NS: The creator of the show had the idea of making Mateo undocumented. When they came to me I thought it was brilliant and genius. It is part of many people's stories. Every Filipino knows someone that is undocumented. Many of my family members were undocumented for quite some time. It added another layer to Mateo. You get to see why he is competitive and cutthroat. The basis is he yearns for something better.

WCT: Where do you want to see your character go on Superstore?

NS: I would like to see him move ahead. He is still this employee at the store so I want a better life for him.

WCT: Have you ever worked at a similar store?

NS: Not in a big-box store but I have worked retail a lot. In San Francisco that was my day job. I worked boughie retail like Neiman Marcus, Jimmy Choo and Dior. I would do that during the day then comedy open mics at night. I incorporated that into my act. I would talk about my retail day job. The straight comedians would be in their hoodies and I was wearing my three piece suit! I was, like, "What's up, bitches?"

WCT: Tell our readers about your role in Crazy Rich Asians.

NS: I play Oliver T'sien, who is Nicholas Young's cousin.

In the book, he is a Christie's art dealer. He really helps out in the family and takes care of a lot of things for them. In the movie, he sees Constance Wu's character and empathizes with her. He shows her what she got herself into.

It is a fun small role and I shot in Singapore and Malaysia for six weeks. It was an amazing experience. It is our Black Panther. We should call it Asian Tiger!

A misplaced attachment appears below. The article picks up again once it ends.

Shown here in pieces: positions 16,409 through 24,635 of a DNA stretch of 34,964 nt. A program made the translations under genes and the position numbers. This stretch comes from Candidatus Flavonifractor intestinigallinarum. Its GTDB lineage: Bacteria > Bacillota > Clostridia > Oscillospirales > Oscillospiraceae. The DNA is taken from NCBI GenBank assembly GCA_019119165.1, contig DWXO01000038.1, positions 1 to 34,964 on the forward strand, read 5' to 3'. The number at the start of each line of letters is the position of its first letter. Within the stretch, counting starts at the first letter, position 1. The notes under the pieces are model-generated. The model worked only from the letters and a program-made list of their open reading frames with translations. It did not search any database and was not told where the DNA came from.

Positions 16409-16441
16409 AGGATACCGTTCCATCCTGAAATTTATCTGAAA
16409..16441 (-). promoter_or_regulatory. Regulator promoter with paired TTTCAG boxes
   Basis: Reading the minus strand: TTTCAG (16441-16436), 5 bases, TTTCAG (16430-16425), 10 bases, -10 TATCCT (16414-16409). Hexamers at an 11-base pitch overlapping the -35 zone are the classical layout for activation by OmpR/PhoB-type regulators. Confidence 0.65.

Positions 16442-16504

The last time Hollywood made a movie with an all-Asian cast was 25 years ago, with Joy Luck Club. Crouching Tiger, Hidden Dragon doesn't count because it was made by a Chinese studio.

The themes in the movie are so universal that you don't have to be Asian to get what is going on. It is not a period piece or a kung-fu movie, it is just about family, love and relationships. I hope it resonates with a lot of people and they go see it.

WCT: Do you feel Asian representation is getting better in Hollywood?

NS: It is getting better, but I feel they don't know what to do with us. They need to do more to put us in roles. It shouldn't just be Crazy Rich Asians. There should be more content regardless. While it is better, the work is not done.

WCT: What are your thoughts on RuPaul Drag Racer Kim Chi bringing attention to "No fats, no femmes, no Asians?"

NS: Listen: I used to be 250 pounds so I was fat, femme and Asian. I think it is unfortunate in the gay community that we are so segregated. There is so much femme shaming and bottom shaming. It is crazy to me because it is so rooted in deep misogynistic sexism.

It is saying, "If you are anything resembling a woman that you are gross."

There is nothing wrong with being femme, but for some reason there is that toxic masculinity creeping into our community as well.

WCT: I saw people disguise it while saying Asians were not their type when it was actually racism.

NS: Some will say it is a preference, but it is disregarding everybody and saying any Asian person is not attractive. The fact that they are so blatant about it is insane to me. I feel our community is so behind in certain ways. They need to catch up.

Listen for Santos as one of the voices in the upcoming Sony Pictures Animation film Wish Dragon. Crazy Rich Asians currently plays in theaters everywhere.